Though online learning has been around for about 30 years now, little data has been available to compare how higher education institutions implement it. A new report confirms that the differences among programs can be vast, whether it’s how they charge for courses or when they require participants to be online.
CHLOE 2 — the second annual report by Eduventures Research and the nonprofit Quality Matters — aims to offer insights about online learning policies, practices, plans and impact across higher education. CHLOE stands for “Changing Landscape of Online Education,” and this year’s edition is subtitled “A Deeper Dive.”
The “hope is that institutions will become more aware of the options they have regarding the development, management and policy issues they face with regard to online learning,” Ron Legon, co-director of the CHLOE project at Quality Matters, told EdScoop.
The report is based on a survey of 182 online learning officials, including chief online officers, from four-year public and private universities as well as two-year public institutions. Cost is a big focus.
The money factor
CHLOE 2 indicates that a number of institutions charge more for online courses than in-person courses. According to the report, the main reasons are the added costs of online instruction and services, the added costs of program development and the added costs of program marketing.
Large institutions are twice as likely than others to charge more for online classes than they are to charge more for in-person classes (43 percent versus 20 percent), according to respondents.
Community colleges, however, tend to keep costs about the same for online and in-person classes. Just 4 percent of them reported charging less for online courses than in-person and 17 percent said they charge more.
Forty-five percent of chief online officers said their institution’s online learning program generates revenue. Those from community colleges and mid-size schools were more likely to say these programs are a financial drain. Eleven percent of respondents from large institutions said their programs were actually net costs, which surprised researchers as this bucked the trend.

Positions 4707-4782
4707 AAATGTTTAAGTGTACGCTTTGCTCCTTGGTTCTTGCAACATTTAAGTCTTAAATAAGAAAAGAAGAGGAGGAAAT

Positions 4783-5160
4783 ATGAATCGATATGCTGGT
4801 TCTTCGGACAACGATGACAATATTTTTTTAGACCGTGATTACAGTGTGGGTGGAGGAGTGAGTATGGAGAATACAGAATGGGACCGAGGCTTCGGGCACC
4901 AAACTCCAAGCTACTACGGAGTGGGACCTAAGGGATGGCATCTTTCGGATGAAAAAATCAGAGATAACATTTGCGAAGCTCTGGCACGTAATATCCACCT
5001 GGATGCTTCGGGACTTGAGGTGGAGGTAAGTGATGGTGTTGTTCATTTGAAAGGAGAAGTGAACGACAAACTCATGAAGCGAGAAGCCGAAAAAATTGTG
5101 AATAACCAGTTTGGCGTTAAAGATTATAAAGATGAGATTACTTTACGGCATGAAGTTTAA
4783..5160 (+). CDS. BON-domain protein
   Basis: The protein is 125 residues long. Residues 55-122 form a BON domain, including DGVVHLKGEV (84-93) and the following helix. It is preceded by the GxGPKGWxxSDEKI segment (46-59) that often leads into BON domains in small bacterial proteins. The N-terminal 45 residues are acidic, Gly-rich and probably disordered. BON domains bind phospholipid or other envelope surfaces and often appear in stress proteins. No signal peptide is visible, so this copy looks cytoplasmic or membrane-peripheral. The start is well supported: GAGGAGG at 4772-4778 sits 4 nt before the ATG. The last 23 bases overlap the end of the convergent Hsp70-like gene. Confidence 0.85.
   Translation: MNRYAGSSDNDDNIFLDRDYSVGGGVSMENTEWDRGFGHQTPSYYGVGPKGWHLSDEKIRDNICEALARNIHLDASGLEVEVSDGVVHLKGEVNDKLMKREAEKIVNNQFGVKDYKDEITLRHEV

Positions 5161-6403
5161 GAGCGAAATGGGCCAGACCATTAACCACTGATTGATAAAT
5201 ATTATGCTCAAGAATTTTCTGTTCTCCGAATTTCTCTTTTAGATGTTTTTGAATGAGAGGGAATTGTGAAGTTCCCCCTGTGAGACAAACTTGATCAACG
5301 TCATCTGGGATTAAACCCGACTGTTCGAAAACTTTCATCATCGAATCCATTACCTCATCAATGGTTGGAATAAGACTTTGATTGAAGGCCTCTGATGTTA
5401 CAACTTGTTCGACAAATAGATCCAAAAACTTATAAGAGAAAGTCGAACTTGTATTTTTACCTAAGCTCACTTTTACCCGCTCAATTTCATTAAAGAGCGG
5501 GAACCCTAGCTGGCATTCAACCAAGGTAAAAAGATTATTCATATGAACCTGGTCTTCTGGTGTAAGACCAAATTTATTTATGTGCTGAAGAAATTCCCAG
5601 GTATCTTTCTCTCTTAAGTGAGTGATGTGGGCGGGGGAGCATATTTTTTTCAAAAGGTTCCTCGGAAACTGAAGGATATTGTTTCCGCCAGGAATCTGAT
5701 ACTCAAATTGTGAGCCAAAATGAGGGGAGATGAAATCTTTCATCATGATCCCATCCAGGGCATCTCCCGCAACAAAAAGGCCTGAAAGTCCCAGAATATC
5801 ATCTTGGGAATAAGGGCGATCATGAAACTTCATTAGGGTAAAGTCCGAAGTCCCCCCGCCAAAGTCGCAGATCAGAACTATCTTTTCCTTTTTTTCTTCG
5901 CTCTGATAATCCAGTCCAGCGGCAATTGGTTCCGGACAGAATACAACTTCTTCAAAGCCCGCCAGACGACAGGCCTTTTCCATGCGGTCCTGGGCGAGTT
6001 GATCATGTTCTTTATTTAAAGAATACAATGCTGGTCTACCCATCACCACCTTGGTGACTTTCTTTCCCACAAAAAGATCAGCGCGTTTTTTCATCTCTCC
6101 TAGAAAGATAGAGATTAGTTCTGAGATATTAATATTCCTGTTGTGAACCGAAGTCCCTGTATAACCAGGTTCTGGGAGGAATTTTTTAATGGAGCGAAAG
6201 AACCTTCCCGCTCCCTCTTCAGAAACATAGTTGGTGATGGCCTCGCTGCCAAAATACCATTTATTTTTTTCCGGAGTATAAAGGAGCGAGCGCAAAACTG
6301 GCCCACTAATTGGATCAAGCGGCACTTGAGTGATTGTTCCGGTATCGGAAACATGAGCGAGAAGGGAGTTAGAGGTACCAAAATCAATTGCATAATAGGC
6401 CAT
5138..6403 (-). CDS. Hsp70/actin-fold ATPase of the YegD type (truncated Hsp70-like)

Who’s online, and when?
Most online classes tend to be asynchronous, meaning that faculty and students engage at different times and they use learning tools such as threaded discussions, the report said.
Synchronous online learning involves students and faculty engaging at the same time, i.e. during a live video conference. Only 16 percent of survey respondents said their institution had found a balance between the two — asynchronous and synchronous — in their online programs, while 56 percent said their institution is mainly asynchronous; 26 percent said it’s wholly asynchronous; and just over 2 percent said it’s mainly or wholly synchronous.
Thirty-seven percent of those surveyed said their online learning programs offer “limited interaction and personalization.” Only 13 percent said their online programs had “extensive interaction and personalization.”
One positive insight from the report mentions that institutions’ No. 1 motivator for introducing new technology is to improve student experience, with improving faculty experience coming in at a close second place.
With frequent updates and more technology, online learning continues to improve over time, Legon said.
“We believe that the nature of online learning is to improve incrementally through sharing of techniques and technological advances as well as quality assurance efforts that are being widely adopted,” he said.
Legon said he thinks future reports — the third edition of the survey is launching this spring — will include more questions and responses about blended learning and also will make greater efforts to learn about for-profit institutions.